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A randomized, double-blind, placebo-controlled study of maintenance treatment with adjunctive risperidone long-acting therapy in patients with bipolar I disorder who relapse frequently.

Author(s): Macfadden W, Alphs L, Haskins JT, Turner N, Turkoz I, Bossie C, Kujawa M, Mahmoud R

Affiliation(s): Ortho-McNeil Janssen Scientific Affairs, LLC, Titusville, NJ 08560, USA. wmacfadd@its.jnj.com

Publication date & source: 2009-12, Bipolar Disord., 11(8):827-39.

Publication type: Multicenter Study; Randomized Controlled Trial; Research Support, Non-U.S. Gov't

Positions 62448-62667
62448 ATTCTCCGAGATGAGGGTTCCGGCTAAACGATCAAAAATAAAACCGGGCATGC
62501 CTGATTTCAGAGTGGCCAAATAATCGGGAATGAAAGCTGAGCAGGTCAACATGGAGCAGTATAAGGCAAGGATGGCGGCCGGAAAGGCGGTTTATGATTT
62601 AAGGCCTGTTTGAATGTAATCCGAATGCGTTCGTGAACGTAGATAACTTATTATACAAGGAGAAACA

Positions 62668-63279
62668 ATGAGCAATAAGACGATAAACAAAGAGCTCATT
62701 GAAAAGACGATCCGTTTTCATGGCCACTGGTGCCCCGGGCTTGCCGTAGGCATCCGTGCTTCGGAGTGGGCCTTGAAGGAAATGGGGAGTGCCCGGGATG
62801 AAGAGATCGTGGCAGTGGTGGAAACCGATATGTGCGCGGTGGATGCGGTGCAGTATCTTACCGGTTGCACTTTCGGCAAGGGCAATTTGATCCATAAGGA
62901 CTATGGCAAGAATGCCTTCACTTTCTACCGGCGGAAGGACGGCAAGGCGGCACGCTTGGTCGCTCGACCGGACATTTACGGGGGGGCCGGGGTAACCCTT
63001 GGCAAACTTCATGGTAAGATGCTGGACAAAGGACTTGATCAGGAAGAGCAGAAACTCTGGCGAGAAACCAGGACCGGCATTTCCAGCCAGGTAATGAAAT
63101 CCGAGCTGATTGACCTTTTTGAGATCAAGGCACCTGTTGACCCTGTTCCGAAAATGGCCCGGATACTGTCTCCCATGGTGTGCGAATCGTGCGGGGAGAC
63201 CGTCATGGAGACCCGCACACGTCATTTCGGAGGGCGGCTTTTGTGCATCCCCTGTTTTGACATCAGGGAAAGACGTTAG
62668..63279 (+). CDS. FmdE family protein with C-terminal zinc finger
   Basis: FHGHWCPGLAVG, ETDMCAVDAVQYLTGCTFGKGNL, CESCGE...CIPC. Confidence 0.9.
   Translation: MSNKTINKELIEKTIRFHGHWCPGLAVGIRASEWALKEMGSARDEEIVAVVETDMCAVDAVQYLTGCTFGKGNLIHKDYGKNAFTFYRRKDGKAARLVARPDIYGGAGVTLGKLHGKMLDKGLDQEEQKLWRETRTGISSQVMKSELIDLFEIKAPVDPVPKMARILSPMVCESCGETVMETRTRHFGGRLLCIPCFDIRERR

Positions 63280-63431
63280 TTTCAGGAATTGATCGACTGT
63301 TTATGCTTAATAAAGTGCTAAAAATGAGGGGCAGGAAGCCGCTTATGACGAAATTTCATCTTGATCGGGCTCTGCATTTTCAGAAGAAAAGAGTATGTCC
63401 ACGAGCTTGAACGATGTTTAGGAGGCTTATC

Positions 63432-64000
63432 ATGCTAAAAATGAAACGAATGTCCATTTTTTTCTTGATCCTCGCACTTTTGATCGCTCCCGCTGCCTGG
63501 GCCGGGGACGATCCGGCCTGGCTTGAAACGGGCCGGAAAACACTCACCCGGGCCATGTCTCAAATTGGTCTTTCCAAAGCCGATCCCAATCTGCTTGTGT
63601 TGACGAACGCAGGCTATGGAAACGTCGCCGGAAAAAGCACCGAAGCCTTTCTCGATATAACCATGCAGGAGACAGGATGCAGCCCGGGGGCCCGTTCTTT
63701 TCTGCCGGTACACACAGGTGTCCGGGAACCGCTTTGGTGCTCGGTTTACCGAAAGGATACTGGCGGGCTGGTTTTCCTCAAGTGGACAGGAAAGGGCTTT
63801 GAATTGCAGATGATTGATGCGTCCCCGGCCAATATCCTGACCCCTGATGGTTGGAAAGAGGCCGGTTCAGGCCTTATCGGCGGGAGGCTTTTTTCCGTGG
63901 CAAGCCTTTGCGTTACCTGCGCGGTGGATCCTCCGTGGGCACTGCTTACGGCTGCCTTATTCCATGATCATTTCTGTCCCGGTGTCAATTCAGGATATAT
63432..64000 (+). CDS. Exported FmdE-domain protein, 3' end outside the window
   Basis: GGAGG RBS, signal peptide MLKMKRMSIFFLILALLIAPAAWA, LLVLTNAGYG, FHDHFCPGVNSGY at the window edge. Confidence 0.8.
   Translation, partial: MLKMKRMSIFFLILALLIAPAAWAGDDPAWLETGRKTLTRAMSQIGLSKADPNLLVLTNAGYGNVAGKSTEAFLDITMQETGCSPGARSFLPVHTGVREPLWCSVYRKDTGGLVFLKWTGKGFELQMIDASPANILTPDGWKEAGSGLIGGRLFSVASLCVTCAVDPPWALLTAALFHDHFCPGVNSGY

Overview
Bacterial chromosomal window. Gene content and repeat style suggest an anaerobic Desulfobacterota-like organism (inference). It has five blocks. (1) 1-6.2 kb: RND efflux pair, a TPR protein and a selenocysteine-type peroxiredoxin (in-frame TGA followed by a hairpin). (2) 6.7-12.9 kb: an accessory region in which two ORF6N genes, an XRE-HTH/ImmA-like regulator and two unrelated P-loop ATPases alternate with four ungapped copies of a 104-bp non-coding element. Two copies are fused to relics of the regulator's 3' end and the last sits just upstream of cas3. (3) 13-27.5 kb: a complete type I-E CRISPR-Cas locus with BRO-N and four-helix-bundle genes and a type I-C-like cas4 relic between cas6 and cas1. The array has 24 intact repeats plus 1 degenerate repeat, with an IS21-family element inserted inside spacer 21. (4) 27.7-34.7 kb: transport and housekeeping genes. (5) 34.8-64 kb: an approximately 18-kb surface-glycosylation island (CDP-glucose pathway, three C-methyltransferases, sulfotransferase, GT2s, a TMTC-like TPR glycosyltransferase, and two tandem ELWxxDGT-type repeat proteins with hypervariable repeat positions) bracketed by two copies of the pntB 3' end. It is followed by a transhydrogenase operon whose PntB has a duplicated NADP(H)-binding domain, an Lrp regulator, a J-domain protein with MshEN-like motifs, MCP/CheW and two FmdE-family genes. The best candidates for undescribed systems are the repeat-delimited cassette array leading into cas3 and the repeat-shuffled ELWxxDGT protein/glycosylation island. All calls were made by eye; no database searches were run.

OBJECTIVE: No large controlled trials have evaluated adjunctive maintenance treatment with long-acting injectable antipsychotics in patients with bipolar disorder. This study assessed whether adjunctive maintenance treatment with risperidone long-acting therapy (RLAT), added to treatment-as-usual (TAU) medications for bipolar disorder, delays relapse in patients with bipolar disorder type I. METHODS: This study included patients with bipolar disorder type I with > or = four mood episodes in the 12 months prior to study entry. Following a 16-week, open-label stabilization phase with RLAT plus TAU, remitted patients entered a 52-week, double-blind, placebo-controlled, relapse-prevention phase. Randomized patients continued treatment with adjunctive RLAT (25-50 mg every two weeks) plus TAU (n = 65) or switched to adjunctive placebo injection plus TAU (n = 59). The primary outcome measure was time to relapse to any mood episode. RESULTS: Of 240 enrolled patients, 124 entered double-blind treatment. Time to relapse was longer in patients receiving adjunctive RLAT (p = 0.010). Relapse rates were 23.1% (n = 15) with adjunctive RLAT versus 45.8% (n = 27) with adjunctive placebo; relative relapse risk was 2.3-fold higher with adjunctive placebo (p = 0.011). Completion rates were: adjunctive RLAT, 60.0% (n = 39) and adjunctive placebo, 42.4% (n = 25; p = 0.050). Adverse event (AE)-related discontinuations were 4.6% (n = 3) and 1.7% (n = 1), respectively. Common AEs (adjunctive RLAT versus adjunctive placebo) were: tremor (24.6% versus 10.2%), insomnia (20.0% versus 18.6%), muscle rigidity (12.3% versus 5.1%), weight increased (6.2% versus 1.7%), and hypokinesia (7.7% versus 0.0%). CONCLUSIONS: Adjunctive RLAT significantly delayed time to relapse in patients with bipolar disorder type I who relapse frequently. Safety and tolerability of RLAT were generally consistent with that previously observed.

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